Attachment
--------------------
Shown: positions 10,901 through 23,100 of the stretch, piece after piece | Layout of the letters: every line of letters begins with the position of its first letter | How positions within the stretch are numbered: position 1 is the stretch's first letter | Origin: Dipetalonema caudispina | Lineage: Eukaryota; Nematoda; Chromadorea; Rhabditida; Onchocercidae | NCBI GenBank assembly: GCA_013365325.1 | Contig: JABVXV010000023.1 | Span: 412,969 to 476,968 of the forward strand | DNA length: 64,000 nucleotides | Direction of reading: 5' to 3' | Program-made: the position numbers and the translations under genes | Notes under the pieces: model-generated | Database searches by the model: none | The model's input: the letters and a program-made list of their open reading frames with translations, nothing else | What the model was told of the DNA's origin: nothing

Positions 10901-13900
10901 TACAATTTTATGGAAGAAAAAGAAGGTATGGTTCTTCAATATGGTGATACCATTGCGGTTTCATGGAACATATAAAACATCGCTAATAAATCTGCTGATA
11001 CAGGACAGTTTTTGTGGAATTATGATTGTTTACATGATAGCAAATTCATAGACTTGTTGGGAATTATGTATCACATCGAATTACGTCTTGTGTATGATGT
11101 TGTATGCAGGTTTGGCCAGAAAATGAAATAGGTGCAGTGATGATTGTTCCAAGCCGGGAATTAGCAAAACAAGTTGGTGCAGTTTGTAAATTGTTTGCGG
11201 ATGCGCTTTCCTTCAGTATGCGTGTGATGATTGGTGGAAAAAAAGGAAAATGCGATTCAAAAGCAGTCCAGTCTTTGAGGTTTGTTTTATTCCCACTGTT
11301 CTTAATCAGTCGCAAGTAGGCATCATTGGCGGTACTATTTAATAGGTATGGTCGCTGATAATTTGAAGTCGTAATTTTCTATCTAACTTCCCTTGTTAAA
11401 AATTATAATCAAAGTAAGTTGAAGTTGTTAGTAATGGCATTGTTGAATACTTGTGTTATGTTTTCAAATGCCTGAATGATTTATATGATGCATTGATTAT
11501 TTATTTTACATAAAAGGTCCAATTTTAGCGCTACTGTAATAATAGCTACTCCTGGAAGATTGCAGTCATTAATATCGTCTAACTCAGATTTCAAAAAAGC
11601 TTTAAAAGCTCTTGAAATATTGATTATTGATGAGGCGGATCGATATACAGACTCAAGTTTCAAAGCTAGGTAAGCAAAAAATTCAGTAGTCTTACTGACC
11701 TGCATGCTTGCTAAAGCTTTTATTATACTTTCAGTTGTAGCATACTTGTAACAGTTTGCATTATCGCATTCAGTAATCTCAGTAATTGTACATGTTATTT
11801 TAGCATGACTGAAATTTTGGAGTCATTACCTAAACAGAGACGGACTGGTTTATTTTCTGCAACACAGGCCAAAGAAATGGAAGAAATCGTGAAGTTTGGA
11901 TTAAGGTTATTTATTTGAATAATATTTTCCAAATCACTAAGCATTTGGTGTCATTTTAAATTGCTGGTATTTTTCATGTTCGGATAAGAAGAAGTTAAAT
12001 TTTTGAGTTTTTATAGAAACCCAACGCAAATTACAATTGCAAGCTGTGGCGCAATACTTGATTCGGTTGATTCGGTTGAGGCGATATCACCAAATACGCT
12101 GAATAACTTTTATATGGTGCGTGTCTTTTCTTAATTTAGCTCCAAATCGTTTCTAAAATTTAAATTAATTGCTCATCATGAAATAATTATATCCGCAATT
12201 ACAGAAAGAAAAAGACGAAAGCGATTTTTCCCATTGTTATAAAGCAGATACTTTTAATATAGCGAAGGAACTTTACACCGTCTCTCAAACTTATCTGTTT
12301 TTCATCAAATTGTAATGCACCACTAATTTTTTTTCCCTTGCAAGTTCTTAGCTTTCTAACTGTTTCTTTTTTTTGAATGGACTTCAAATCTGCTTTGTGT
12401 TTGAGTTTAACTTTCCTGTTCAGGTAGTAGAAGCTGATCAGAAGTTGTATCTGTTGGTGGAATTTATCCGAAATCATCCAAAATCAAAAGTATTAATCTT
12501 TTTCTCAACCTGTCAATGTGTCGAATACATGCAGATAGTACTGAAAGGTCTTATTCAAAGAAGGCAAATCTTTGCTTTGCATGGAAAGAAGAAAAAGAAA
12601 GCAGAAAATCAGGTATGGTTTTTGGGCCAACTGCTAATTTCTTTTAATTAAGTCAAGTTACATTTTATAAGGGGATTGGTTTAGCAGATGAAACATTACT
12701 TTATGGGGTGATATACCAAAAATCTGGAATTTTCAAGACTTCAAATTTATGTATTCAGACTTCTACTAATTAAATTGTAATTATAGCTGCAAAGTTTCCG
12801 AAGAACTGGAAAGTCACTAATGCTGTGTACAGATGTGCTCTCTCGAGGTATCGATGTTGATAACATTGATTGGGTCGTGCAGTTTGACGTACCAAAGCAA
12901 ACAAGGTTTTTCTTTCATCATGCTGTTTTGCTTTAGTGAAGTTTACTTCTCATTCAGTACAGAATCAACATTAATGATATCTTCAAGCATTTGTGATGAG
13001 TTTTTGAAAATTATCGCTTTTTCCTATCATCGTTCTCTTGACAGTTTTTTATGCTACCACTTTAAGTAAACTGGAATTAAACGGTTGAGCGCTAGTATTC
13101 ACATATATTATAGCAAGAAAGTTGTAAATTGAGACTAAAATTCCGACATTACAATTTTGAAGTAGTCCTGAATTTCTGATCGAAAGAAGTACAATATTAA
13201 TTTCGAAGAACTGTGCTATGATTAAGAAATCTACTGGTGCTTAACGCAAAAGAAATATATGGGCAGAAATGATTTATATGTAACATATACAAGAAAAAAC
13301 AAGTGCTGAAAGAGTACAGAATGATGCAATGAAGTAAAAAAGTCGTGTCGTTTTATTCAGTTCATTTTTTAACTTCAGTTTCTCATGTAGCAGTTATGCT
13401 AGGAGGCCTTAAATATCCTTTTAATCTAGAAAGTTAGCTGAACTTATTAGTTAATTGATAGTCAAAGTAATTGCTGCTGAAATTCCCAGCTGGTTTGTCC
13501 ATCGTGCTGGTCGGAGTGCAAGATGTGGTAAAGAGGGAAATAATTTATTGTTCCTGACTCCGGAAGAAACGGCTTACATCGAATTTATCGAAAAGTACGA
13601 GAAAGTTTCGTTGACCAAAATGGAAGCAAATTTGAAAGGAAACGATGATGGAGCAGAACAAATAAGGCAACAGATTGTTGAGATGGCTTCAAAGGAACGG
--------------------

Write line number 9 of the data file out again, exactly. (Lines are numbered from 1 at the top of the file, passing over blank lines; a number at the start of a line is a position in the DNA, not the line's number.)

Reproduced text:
11501 TTATTTTACATAAAAGGTCCAATTTTAGCGCTACTGTAATAATAGCTACTCCTGGAAGATTGCAGTCATTAATATCGTCTAACTCAGATTTCAAAAAAGC